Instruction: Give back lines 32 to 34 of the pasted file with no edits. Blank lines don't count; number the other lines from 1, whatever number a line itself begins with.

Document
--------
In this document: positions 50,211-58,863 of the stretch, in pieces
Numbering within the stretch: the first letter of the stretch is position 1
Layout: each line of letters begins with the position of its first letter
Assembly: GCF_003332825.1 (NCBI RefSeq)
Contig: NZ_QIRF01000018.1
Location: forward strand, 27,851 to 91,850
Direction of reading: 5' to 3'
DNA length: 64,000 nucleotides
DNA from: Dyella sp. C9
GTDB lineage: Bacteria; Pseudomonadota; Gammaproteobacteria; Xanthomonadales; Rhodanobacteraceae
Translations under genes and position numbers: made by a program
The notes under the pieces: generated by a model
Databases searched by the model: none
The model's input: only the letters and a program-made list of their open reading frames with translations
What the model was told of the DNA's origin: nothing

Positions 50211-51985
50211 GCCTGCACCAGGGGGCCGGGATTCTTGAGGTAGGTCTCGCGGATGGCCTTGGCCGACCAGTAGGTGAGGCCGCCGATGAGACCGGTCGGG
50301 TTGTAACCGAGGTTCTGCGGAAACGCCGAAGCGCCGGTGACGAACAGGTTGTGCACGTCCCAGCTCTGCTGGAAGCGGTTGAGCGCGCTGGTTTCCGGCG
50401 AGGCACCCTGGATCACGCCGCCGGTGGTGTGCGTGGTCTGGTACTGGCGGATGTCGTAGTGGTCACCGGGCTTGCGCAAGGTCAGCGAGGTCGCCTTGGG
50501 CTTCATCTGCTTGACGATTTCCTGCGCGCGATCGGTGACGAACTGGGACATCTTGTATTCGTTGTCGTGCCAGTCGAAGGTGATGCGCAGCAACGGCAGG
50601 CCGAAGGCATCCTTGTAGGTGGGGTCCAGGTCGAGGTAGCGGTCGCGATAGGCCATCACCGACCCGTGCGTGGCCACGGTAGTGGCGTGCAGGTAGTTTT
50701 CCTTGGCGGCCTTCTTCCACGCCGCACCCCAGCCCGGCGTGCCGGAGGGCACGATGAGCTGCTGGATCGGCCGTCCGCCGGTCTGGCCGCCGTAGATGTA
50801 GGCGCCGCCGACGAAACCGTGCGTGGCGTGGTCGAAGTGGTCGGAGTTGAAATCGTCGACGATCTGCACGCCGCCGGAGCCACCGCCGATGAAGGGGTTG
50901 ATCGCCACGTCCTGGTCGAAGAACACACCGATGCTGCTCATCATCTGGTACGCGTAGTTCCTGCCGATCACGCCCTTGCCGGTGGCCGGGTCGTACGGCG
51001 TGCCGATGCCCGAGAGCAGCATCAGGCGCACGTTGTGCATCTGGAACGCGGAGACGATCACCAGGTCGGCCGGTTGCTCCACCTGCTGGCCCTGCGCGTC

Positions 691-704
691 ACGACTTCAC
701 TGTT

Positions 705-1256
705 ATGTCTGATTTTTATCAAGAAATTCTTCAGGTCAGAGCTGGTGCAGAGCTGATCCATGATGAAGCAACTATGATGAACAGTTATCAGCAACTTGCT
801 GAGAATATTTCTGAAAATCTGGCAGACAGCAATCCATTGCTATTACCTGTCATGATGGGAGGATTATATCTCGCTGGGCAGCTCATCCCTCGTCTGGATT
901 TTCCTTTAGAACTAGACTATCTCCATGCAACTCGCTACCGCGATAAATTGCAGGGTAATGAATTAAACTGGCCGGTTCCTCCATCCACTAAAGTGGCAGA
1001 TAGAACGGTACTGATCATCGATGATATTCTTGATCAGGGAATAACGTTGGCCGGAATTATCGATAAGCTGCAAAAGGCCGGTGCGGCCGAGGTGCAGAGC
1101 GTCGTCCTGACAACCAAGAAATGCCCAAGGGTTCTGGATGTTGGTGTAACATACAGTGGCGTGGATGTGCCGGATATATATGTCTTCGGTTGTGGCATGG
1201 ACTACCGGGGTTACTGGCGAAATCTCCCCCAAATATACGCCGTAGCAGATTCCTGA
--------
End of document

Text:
901 TTCCTTTAGAACTAGACTATCTCCATGCAACTCGCTACCGCGATAAATTGCAGGGTAATGAATTAAACTGGCCGGTTCCTCCATCCACTAAAGTGGCAGA
1001 TAGAACGGTACTGATCATCGATGATATTCTTGATCAGGGAATAACGTTGGCCGGAATTATCGATAAGCTGCAAAAGGCCGGTGCGGCCGAGGTGCAGAGC
1101 GTCGTCCTGACAACCAAGAAATGCCCAAGGGTTCTGGATGTTGGTGTAACATACAGTGGCGTGGATGTGCCGGATATATATGTCTTCGGTTGTGGCATGG